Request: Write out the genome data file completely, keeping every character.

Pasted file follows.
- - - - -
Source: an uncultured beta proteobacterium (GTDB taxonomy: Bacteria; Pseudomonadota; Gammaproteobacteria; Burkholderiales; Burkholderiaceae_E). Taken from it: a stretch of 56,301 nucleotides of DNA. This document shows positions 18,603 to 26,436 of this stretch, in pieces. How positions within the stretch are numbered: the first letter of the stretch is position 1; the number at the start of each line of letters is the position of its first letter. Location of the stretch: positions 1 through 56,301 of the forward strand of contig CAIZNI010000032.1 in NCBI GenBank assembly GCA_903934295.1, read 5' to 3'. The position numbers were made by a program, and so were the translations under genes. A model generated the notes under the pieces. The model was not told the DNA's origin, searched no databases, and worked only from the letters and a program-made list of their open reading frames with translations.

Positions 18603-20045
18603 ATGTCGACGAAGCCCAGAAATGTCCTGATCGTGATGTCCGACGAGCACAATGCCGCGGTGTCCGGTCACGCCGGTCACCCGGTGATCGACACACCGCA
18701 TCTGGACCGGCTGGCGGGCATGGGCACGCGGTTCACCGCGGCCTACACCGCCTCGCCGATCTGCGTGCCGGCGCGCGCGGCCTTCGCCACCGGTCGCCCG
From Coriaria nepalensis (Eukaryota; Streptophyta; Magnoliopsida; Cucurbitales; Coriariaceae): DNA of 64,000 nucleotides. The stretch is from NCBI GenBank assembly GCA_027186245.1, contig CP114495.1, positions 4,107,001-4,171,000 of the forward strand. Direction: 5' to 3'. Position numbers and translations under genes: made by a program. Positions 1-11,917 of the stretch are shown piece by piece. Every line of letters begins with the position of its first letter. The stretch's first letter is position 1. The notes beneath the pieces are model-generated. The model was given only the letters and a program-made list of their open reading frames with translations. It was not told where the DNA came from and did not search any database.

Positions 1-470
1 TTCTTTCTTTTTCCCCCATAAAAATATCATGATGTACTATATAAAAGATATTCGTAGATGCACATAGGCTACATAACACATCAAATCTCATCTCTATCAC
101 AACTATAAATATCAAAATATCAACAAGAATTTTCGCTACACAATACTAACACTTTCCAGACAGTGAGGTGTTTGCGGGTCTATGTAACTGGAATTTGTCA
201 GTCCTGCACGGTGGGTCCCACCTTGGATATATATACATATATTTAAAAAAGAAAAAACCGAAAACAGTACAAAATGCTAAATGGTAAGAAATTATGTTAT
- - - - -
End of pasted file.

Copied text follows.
Source: an uncultured beta proteobacterium (GTDB taxonomy: Bacteria; Pseudomonadota; Gammaproteobacteria; Burkholderiales; Burkholderiaceae_E). Taken from it: a stretch of 56,301 nucleotides of DNA. This document shows positions 18,603 to 26,436 of this stretch, in pieces. How positions within the stretch are numbered: the first letter of the stretch is position 1; the number at the start of each line of letters is the position of its first letter. Location of the stretch: positions 1 through 56,301 of the forward strand of contig CAIZNI010000032.1 in NCBI GenBank assembly GCA_903934295.1, read 5' to 3'. The position numbers were made by a program, and so were the translations under genes. A model generated the notes under the pieces. The model was not told the DNA's origin, searched no databases, and worked only from the letters and a program-made list of their open reading frames with translations.

Positions 18603-20045
18603 ATGTCGACGAAGCCCAGAAATGTCCTGATCGTGATGTCCGACGAGCACAATGCCGCGGTGTCCGGTCACGCCGGTCACCCGGTGATCGACACACCGCA
18701 TCTGGACCGGCTGGCGGGCATGGGCACGCGGTTCACCGCGGCCTACACCGCCTCGCCGATCTGCGTGCCGGCGCGCGCGGCCTTCGCCACCGGTCGCCCG
From Coriaria nepalensis (Eukaryota; Streptophyta; Magnoliopsida; Cucurbitales; Coriariaceae): DNA of 64,000 nucleotides. The stretch is from NCBI GenBank assembly GCA_027186245.1, contig CP114495.1, positions 4,107,001-4,171,000 of the forward strand. Direction: 5' to 3'. Position numbers and translations under genes: made by a program. Positions 1-11,917 of the stretch are shown piece by piece. Every line of letters begins with the position of its first letter. The stretch's first letter is position 1. The notes beneath the pieces are model-generated. The model was given only the letters and a program-made list of their open reading frames with translations. It was not told where the DNA came from and did not search any database.

Positions 1-470
1 TTCTTTCTTTTTCCCCCATAAAAATATCATGATGTACTATATAAAAGATATTCGTAGATGCACATAGGCTACATAACACATCAAATCTCATCTCTATCAC
101 AACTATAAATATCAAAATATCAACAAGAATTTTCGCTACACAATACTAACACTTTCCAGACAGTGAGGTGTTTGCGGGTCTATGTAACTGGAATTTGTCA
201 GTCCTGCACGGTGGGTCCCACCTTGGATATATATACATATATTTAAAAAAGAAAAAACCGAAAACAGTACAAAATGCTAAATGGTAAGAAATTATGTTAT